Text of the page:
- 1954 Austin-Healey 100/4 BN1
- Beautifully original, UK delivered car
- Matching numbers engine
- Two-family ownership for almost 50 years
- Sympathetic restoration documented in the 90s
- Wearing light patina
- Great history file with original log book
This attractive Austin-Healey 100/4 was in the ownership of only two families for almost 50 years. In 1970, it was bought from John Hutson – who had owned it for two years – by London-based Andrew Koch.
Three years later, the continuation logbook shows that it was registered to Andrew’s brother Michael, but in 1977 it was Andrew who sold it on Michael’s behalf. Having been looking for ‘in excess of £600’, he had to settle for £500 and the Healey passed to Brian Hughes.
Hughes would own the car for almost 40 years, and it was clearly in need of some work when he acquired it. His hand-written notes show that he fitted new wings, doors, outer sills, seats and carpets.
There was further expenditure on ‘parts’ with the likes of AH Spares and Moto Build, and a new wiring loom was also needed. Hughes’ carefully documented expenditure shows that, once he’d finished, he’d spent £1898.02 – including the cost of the car.
Chassis number BN1/223961 was originally built on 10 February 1955 as a right-hand-drive UK-market Healey 100. It was finished in Carmen Red with black interior – a combination that it retains today – and was supplied to the Farghers & Ashtons dealership on the Isle of Man.
The continuation logbook suggests that the Healey came back to the mainland in June 1958, when it was given the registration RJU 322 – which was issued in Leicestershire.
In more recent years, it has been cared for by renowned marque specialist Rawles Motorsport, with a carburettor rebuild being among the jobs listed in the extensive paperwork. There is also a wealth of receipts and invoices from Hughes’ ownership, plus MoTs going all the way back to 1970.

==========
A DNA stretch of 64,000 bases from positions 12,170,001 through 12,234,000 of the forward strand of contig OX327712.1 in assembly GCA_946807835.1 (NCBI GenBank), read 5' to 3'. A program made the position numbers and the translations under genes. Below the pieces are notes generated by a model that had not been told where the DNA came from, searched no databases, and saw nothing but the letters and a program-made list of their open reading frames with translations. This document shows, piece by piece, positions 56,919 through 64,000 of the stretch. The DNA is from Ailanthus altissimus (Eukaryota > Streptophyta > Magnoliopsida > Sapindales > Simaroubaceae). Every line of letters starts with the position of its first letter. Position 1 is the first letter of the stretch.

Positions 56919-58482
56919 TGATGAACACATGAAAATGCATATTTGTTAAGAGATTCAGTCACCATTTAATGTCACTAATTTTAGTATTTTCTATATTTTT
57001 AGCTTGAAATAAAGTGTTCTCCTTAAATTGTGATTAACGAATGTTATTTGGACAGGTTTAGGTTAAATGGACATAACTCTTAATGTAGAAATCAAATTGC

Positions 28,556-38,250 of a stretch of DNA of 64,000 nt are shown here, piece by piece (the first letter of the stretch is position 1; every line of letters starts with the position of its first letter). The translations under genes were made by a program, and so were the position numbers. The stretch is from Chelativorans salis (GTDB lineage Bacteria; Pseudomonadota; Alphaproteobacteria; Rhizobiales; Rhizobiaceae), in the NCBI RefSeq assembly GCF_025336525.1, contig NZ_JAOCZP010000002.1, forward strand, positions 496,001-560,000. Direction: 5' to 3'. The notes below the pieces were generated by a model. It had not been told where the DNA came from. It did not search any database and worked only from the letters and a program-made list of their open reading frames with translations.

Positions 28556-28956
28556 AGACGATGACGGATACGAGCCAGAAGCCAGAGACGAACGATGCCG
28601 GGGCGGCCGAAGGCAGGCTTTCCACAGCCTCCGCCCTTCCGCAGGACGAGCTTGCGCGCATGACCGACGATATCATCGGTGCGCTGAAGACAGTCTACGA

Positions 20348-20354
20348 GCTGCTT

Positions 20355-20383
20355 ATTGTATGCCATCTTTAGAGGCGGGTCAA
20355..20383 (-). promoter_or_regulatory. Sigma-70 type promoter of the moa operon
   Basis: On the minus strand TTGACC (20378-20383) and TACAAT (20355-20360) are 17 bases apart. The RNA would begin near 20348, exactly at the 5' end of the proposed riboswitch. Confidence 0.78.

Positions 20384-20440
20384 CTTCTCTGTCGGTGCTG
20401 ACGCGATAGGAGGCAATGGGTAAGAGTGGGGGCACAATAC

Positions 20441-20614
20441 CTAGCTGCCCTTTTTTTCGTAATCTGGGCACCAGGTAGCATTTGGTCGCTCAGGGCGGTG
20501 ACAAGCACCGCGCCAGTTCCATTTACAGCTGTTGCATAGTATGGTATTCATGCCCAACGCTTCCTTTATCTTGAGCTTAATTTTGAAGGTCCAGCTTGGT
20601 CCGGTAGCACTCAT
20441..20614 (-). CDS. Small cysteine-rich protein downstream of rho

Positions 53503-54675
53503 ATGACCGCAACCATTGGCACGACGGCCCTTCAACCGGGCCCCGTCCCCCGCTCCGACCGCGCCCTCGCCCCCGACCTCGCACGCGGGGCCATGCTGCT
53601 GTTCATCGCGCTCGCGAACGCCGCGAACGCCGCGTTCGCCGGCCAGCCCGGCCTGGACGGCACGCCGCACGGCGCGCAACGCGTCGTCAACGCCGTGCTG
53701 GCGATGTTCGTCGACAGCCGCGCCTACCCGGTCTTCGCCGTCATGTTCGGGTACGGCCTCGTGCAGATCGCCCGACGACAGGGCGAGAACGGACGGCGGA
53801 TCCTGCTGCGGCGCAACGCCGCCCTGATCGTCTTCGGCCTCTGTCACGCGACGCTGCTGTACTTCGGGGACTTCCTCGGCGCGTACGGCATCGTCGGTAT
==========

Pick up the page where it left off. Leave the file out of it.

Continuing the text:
Now being offered for sale by The Classic Motor Hub, this is a superb example of the BN1 Austin-Healey 100. Presented in very original specification, it offers all the excitement that you’d expect from this stylish ‘back to basics’ 1950s sports car.
Donald Healey founded his eponymous car company in 1945, having already served as an RFC pilot in World War One, won the Monte Carlo Rally driving an Invicta, and worked for both Riley and Triumph.
With Achille Sampietro and Ben Bowden on board, the company initially built Riley-powered cars in relatively small numbers. Then, at the 1952 London Motor Show, it produced a striking new model with styling by Gerry Coker, a chassis by Barry Bilbie, and the 2660cc four-cylinder engine from an Austin A90. Leonard Lord, boss of Austin, was suitably impressed, and the Austin-Healey era was about to begin.
A deal was done for Jensen to build the bodies, and final assembly took place at Austin’s Longbridge plant. The first-series Healey 100s were known as the BN1 and featured a three-speed gearbox with overdrive on second and third. Drum brakes were used all round and many of the major mechanical components came from the Austin A90.
When road-tested by The Motor, a BN1 Healey 100 accelerated from 0-60mph in just over 11 seconds and went on to a top speed of 106mph.
An updated BN2 model was introduced in 1955 and had a four-speed gearbox, still with overdrive on the top two ratios. The wheelarches were also slightly larger and two-tone paint was offered as an optional extra.
The Healey 100 was a huge success, particularly in the North American export market – it’s thought that almost 80 percent of production went there. It was also a popular choice for motorsport, with Healey offering the more powerful 100M and the now highly coveted aluminium-bodied 100S, which had disc brakes all round and a 132bhp engine.
For many enthusiasts, the Healey 100 – with its rugged four-cylinder engine and elegant styling – represents the ideal 1950s British sports car. It lasted until 1956, when it was replaced by the six-cylinder 100-6, which morphed into the 3000 three years later.
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